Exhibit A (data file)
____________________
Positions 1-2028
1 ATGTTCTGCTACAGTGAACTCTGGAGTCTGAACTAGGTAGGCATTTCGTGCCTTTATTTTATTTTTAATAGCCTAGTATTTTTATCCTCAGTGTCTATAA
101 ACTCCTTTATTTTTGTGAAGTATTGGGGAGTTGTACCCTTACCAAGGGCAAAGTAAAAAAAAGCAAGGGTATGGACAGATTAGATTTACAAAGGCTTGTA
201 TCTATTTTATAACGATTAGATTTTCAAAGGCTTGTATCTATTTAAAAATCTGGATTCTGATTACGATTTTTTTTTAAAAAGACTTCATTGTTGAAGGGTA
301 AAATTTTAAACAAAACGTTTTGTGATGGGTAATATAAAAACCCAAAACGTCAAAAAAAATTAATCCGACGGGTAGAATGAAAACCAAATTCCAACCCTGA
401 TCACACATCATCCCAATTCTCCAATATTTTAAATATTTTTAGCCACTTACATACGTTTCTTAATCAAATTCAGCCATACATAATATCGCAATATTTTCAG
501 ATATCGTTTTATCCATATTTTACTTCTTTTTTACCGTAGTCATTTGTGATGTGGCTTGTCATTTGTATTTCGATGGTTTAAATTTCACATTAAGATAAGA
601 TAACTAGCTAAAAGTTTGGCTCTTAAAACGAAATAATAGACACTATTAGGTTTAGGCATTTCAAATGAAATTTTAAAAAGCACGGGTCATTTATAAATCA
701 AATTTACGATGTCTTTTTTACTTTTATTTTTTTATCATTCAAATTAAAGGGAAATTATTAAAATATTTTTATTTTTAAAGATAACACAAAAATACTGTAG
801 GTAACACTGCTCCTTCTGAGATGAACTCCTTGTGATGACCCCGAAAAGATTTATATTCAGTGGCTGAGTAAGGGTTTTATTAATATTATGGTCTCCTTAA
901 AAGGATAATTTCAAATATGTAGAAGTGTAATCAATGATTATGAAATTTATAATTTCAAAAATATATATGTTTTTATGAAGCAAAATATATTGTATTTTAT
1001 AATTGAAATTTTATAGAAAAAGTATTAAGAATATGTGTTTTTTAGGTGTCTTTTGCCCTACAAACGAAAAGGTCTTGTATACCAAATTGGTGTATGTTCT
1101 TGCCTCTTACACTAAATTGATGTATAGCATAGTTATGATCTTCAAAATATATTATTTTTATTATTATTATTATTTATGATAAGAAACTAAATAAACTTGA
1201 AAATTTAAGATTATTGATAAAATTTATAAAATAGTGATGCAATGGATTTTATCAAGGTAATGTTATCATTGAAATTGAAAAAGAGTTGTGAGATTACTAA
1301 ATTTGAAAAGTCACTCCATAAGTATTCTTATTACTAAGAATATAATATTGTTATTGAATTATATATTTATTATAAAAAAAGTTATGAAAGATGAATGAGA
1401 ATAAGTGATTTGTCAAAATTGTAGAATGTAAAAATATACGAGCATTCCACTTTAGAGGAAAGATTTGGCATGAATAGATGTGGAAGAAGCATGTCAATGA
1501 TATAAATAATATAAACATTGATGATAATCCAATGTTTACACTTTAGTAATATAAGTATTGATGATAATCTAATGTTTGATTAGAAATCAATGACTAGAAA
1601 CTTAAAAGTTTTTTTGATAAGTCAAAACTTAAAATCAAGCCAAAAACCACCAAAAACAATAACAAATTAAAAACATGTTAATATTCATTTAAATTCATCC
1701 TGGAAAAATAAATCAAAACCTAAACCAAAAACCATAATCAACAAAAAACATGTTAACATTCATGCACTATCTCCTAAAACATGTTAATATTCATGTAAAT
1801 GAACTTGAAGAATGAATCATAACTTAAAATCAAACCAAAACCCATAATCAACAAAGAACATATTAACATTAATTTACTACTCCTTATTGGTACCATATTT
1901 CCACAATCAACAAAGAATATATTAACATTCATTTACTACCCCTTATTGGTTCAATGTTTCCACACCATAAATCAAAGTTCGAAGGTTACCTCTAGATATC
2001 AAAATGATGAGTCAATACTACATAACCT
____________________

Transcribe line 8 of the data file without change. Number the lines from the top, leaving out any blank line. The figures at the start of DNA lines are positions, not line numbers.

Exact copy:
601 TAACTAGCTAAAAGTTTGGCTCTTAAAACGAAATAATAGACACTATTAGGTTTAGGCATTTCAAATGAAATTTTAAAAAGCACGGGTCATTTATAAATCA